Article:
Mary Halvorson: Meltframe
As a genre, the solo guitar recording is not uncommon in jazz circles and consequently certain conventions associated with it have settled in over time. The set-list is typically studded with standards along the lines of “Stella By Starlight” or “All the Things You Are,” and the playing is often more genteel than raucous. On Meltframe, her first solo guitar recording, Mary Halvorson disregards all such conventions and forges her own resolutely adventurous path, much as she has done throughout her career. True, there is a cover of Ellington's “Solitude,” but her reflective treatment transforms the original into a shimmering deconstruction where Duke's oh-so-familiar melodies emerge more surreptitiously than anything else.
Interestingly, though, the Brooklyn-based guitarist did initially set out to create a solo guitar album of jazz standards. Monk's “Reflections” and “Ruby, My Dear” would have been prime candidates for the recording, as they've both been included in her solo performances, yet as the project got underway, things took a different turn, with Halvorson deciding to move away from standards and instead play modern pieces she'd long admired. Such a move pays dividends in a couple of key ways: first, it offers the listener a refreshing respite from the usual selections for a recording of this kind (when was the last time you heard a solo guitar rendering of Carla Bley's “Ida Lupino”?); and it enabled Halvorson to play without having to deal with differentiating her interpretation of a given piece from those of other guitarists. In covering something like Tomas Fujiwara's “When,” for example, she can simply perform without having to think about how her version might be compared to someone else's. Not only is material by Roscoe Mitchell, McCoy Tyner, and Ornette Coleman included, so too are pieces by her contemporaries Chris Lightcap and Noël Akchoté. The selections are, in a word, inspired.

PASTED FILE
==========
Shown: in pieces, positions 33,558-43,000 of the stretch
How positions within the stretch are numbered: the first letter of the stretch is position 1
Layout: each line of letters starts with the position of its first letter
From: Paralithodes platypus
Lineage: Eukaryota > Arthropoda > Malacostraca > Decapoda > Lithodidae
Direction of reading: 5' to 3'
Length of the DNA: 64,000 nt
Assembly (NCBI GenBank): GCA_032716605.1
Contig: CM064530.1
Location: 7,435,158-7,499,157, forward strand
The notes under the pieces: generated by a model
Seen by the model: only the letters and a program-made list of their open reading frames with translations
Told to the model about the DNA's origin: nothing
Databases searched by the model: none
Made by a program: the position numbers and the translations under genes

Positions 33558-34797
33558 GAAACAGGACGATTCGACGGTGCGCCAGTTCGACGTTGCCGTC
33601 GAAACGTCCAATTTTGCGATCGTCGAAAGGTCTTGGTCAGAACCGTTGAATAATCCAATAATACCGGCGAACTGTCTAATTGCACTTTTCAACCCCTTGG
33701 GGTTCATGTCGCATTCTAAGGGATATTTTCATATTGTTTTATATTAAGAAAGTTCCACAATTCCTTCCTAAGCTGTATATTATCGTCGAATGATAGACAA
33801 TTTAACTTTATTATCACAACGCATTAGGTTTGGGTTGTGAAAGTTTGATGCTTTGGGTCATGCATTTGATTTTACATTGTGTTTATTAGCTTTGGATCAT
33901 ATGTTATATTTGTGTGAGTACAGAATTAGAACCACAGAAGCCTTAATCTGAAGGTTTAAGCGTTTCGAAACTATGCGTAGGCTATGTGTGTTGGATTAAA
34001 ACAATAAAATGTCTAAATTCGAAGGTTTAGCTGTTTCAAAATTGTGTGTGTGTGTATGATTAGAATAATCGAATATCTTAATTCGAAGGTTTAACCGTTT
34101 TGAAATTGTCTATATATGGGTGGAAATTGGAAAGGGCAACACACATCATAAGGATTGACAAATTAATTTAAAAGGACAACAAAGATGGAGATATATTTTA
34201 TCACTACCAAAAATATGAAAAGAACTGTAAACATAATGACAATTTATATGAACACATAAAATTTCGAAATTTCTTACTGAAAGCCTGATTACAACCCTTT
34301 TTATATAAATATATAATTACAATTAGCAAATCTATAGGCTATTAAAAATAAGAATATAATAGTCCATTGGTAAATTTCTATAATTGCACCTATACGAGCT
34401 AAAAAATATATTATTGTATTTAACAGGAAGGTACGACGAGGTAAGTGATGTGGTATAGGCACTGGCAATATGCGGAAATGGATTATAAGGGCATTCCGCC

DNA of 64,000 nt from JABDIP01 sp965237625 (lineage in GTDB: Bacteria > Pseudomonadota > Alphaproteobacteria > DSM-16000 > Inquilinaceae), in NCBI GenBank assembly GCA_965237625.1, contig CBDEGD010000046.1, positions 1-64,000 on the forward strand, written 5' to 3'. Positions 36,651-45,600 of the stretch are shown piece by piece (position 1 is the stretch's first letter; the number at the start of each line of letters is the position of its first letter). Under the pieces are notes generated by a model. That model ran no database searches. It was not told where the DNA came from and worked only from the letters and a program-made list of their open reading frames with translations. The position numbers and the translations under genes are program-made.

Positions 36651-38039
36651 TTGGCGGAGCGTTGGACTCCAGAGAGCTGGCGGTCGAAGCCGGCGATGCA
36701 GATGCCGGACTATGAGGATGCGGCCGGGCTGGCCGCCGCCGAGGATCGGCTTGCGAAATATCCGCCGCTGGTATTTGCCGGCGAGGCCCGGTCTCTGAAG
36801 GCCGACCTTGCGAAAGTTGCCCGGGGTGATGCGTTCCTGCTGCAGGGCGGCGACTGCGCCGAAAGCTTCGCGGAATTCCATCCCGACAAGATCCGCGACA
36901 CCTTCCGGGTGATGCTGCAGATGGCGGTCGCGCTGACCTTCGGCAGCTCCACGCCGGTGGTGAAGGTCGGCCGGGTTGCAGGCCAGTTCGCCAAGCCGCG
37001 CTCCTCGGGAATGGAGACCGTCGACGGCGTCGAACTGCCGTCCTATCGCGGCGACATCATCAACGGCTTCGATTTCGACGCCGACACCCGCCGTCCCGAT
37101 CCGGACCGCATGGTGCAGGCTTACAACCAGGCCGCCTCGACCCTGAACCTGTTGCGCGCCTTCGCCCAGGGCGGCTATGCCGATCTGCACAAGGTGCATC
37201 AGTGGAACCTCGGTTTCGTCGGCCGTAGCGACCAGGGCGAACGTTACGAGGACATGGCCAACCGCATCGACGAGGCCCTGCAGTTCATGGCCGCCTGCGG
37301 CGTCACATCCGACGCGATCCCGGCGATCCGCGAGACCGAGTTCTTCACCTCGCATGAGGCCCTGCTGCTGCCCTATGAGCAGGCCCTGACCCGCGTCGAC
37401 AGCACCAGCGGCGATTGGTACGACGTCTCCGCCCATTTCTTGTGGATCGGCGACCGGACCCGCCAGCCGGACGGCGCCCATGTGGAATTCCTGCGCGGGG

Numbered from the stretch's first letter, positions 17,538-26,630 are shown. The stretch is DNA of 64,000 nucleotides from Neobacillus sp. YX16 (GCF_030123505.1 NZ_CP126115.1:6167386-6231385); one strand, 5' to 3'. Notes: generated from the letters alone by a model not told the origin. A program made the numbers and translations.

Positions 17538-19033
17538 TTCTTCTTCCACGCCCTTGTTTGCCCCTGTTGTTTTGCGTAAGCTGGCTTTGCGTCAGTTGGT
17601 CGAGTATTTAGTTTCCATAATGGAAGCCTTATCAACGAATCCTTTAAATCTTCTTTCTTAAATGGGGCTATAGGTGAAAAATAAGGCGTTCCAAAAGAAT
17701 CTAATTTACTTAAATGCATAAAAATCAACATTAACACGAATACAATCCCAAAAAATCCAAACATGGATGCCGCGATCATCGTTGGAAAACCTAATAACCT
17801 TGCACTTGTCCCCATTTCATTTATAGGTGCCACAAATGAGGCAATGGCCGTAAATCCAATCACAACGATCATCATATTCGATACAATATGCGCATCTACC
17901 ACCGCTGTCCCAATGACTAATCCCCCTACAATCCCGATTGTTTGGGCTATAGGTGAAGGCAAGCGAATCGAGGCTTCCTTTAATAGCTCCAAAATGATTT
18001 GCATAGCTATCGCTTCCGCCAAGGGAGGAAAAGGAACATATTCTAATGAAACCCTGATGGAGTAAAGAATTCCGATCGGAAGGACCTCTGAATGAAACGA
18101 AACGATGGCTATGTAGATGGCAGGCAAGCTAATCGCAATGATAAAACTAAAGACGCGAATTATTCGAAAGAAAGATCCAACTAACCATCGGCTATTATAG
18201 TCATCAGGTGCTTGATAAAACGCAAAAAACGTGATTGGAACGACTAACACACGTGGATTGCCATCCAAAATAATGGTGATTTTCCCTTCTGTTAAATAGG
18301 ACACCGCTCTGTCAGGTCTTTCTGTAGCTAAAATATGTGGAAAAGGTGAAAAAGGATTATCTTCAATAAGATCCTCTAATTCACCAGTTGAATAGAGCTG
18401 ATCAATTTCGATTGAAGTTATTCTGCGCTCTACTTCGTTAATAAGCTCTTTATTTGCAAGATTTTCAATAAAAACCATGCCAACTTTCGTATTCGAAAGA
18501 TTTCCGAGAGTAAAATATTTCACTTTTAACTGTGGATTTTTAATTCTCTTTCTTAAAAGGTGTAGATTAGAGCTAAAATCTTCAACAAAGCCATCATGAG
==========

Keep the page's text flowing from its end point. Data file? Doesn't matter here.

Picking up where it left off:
That Meltframe isn't a ballads set becomes clear the moment Oliver Nelson's “Cascades” opens the ten-track album with fuzz-toned electric playing that's equal parts angular and aggressive. The rendering is more math-rock than straight-ahead jazz and is merely the first surprise on an album that boasts more than its share. Eschewing self-indulgent displays of virtuosity, Halvorson always plays in service to the song, something never more evident than in her folk-like handling of Bley's “Ida Lupino”; having said that, one can't help but come away from Annette Peacock's “Blood,” its strummed chords faintly echoing "Don't Explain," impressed by Halvorson's technical ability when she alternates deftly between delicate passages and rapid-fire fingerpicking. Coleman's “Sadness” undergoes an arresting makeover when she re-imagines it as a country blues earmarked by slide playing and smeared, slightly dissonant note choices, and an even bigger surprise arises during Lightcap's “Platform” when she unleashes a series of grunge-soaked power chords.There's a freshness and spontaneity to the playing that can be explained in part by the production approach she adopted: having settled on the set-list, she recorded the tracks sans overdubs in two days, with longtime friend Ches Smith overseeing production. With no other instruments present, Halvorson's playing is more exposed than it's ever been, and consequently the listener is presented with an in-depth portrait of the musician and her repertoire of effects. With imagination and intelligence informing every gesture, the album provides a constant flow of stimulation; one instrument only might be featured, but one's attention never flags when Halvorson colours her playing with tremolo effects and bent notes, among other things.